More! I loved the racing, in fact the whole event at the World championships at Fowlmead. The welcome from the BHPC, the friendliness of everyone involved coupled with such good sportsmanship and a total lack of snobbery, add the awesome track to make a recipe for a thoroughly enjoyable weekend.
Many of the participants may not have been aware of the level of ambition over the multi-track competition within the ICE camp that had been slowly building, though not always fully acknowledged since we heard early this year that the world championships would be in the UK. Several of us fancied a shot at the title and the time had come to prove ourselves. In the end Paul and I found ourselves fighting it out. We were remarkably evenly matched, finding we were only split by seconds (split seconds in the first race) for the whole weekend. It all came down to the sprint for the line at the end of the last race. I'm sure the rest of the ICE crew would agree it was some of the most intense and enjoyable trike riding we have taken part in, and it definitely left us with a taste for more.
Congratulations to all the winners and riders and many thanks to all the organizers, volunteers, spectators, innovators who put in the hard work making the Championships such a success.
I’ve been working at ICE for less than a year, so going to the World HPV Championships was the first chance for me to experience the recumbent industry first hand instead of from the comfort of my desk. What an experience it was too.
Dividing the pain and adrenalin of racing were many enjoyable moments, on and off the track. Granted, allowing myself to be lapped by juniors and, dare I say OAP’s, over the course of the championships wasn’t on my to-do-list but I still enjoyed the fact that there were so many different ages and HPV’s all competing together.
Having slotted myself into the middle of the multi-track overall standing and with only the 2 hour endurance race left I was confident I could improve my standings. 30 minutes in things were looking good, placing myself within a small group of riders including Chris Wilson, we tucked behind Denise Williams and her Rat Catcher and hunted down the other multi-track riders ahead. John Lucian and Jaap Stolk were the first to be caught, both of which joined the pack, we continued onwards….sadly the prospect of gaining places did not last long for me with my chain coming off first swiftly, then a young lad falling off in front of me who needed assistance. After taking time to help him out I had fallen far behind and gained an injury. I cruised for the remainder of the race alongside my co-worker Wayne and enjoying the overall experience.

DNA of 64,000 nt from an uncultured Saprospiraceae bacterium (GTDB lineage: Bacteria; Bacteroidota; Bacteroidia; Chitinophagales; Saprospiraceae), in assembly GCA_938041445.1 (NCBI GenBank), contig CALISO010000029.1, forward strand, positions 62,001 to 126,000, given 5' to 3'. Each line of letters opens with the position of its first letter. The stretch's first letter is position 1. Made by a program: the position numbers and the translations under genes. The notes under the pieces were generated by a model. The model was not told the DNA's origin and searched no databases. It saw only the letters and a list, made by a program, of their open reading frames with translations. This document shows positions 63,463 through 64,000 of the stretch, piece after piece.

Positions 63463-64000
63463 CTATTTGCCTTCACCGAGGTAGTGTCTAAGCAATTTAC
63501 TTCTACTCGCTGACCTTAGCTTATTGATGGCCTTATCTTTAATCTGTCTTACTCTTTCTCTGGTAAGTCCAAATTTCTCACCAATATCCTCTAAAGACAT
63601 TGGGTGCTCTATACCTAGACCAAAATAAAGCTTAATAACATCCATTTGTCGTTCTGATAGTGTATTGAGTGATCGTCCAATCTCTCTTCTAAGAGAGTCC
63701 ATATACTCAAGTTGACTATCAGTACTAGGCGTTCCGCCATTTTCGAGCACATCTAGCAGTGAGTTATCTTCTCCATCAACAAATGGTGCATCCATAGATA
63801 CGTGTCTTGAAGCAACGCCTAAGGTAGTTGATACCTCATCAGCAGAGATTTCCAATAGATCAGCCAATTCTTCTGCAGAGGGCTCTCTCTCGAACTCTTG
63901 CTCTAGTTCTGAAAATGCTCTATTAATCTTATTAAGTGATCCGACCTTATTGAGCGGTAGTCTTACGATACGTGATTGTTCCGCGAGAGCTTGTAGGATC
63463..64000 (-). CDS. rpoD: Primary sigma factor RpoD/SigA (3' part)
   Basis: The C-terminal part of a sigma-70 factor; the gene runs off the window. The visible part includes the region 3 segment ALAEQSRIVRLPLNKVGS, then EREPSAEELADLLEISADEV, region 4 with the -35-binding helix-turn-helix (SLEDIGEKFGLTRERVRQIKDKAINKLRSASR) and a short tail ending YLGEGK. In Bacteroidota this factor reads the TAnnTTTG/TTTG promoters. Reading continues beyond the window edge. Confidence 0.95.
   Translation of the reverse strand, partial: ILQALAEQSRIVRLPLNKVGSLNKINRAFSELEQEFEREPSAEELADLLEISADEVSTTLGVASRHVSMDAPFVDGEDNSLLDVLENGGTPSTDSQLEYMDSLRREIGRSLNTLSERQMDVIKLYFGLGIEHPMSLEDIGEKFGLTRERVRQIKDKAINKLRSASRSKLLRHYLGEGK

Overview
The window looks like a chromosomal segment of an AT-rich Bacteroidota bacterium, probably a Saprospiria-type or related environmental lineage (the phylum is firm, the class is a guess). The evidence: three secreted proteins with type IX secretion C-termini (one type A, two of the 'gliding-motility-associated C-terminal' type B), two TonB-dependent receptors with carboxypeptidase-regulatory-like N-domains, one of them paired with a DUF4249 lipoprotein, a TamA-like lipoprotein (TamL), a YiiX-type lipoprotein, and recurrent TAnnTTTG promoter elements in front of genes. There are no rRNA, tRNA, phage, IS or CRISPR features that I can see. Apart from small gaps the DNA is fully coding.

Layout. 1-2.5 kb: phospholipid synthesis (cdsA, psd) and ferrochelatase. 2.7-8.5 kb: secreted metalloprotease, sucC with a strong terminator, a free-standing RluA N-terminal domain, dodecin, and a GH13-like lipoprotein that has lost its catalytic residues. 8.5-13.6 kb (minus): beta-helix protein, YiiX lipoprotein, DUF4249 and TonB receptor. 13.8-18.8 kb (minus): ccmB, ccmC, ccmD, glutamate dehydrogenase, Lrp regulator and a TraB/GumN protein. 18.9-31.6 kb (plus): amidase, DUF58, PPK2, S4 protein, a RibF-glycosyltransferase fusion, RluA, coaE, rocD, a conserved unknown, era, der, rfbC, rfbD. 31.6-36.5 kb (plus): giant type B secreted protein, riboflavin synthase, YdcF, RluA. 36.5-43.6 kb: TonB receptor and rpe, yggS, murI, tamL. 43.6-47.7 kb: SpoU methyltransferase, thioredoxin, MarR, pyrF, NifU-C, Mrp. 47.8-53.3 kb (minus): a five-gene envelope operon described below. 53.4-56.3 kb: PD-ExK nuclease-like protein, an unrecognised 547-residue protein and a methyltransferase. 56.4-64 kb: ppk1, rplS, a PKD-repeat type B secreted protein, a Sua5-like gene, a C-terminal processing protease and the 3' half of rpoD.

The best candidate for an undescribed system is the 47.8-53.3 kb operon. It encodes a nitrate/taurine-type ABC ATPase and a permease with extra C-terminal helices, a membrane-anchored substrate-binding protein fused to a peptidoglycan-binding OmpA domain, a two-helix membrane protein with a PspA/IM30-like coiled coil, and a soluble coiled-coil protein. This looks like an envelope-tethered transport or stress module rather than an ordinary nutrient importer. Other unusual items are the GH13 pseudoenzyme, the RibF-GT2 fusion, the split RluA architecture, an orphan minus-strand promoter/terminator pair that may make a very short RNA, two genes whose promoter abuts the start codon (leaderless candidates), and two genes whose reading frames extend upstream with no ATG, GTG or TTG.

After finishing 8th in the multi-track and with mine and everyone else’s blood still pumping it was clear that everyone’s thoughts instantly moved to World HPV Championships in Germany next year…
I’m very thankful to ICE for giving me the chance to participate in this event. Despite not having had any opportunity to practice and build up stamina I thoroughly enjoyed taking part in all of the races. The ICE team and other participants were all refreshingly supportive and everyone encouraged each other to keep going. The atmosphere between competitors was so friendly; it made the whole event a welcome change to my normal routine and one I can say with certainty that I would happily repeat next year. The experience has taught me a great deal about the machines/trikes and the fellow competitors and I was impressed with both.
I am in the fortunate position of being able to go racing these days without experiencing any pain during the race or in the days afterwards. I do, however, have loads of fun and get very excited. Oh yes, I do lose my voice from shouting too much and my hands get sore from clapping. This pain is very minor compared with the old days when I chose to do the racing myself.
My son Tim was keen to race so he helped build his machine at home in the lounge during the weeks before the event. The base trike was the super lightweight monster we built in 2003 which weighed 21lb. This built up into a sub 35lb fully faired trike. Some people had doubted this machines ability to deliver in the rough world of competition. Now they know what it can do.
Tim rode his socks off achieving a maximum speed in the sprint event of 38.8 mph and averaging 27.8 mph for 1 hour. Winning two out of his four events over three days and coming second in the other two, Tim was declared World Junior HPV Champion. That makes a Dad very proud. All Tim’s grandparents watched him race, boy did they have fun!
My favourite story of the event: Elliot of team ICE, riding a works ICE Monster, was forced off the track into an earth bank by a fully faired junior who crashed. Putting his own race on hold, Elliot, helped by race martial Eddie Robbins, put the kid back into his machine and onto the track before returning to finish the 2 hour race. There is a lesson for us all in there. It’s just a race, we are human beings first.
My sincere thanks to the BHPC for putting on a really great event.
I really enjoyed my weekend at Fowlmead (especially winning). Racing around the track at nearly 28 m.p.h was enormous fun, and knowing that no-one else on the track in your age group can manage that speed does give a certain measure of satisfaction. The atmosphere was friendly (even at the prize-giving), everyone was very supportive of each other and good racing was enjoyed by all.
I am looking forward to racing again in Germany next year.
Sincere thanks to the British Human Power Club for hosting this fantastic event.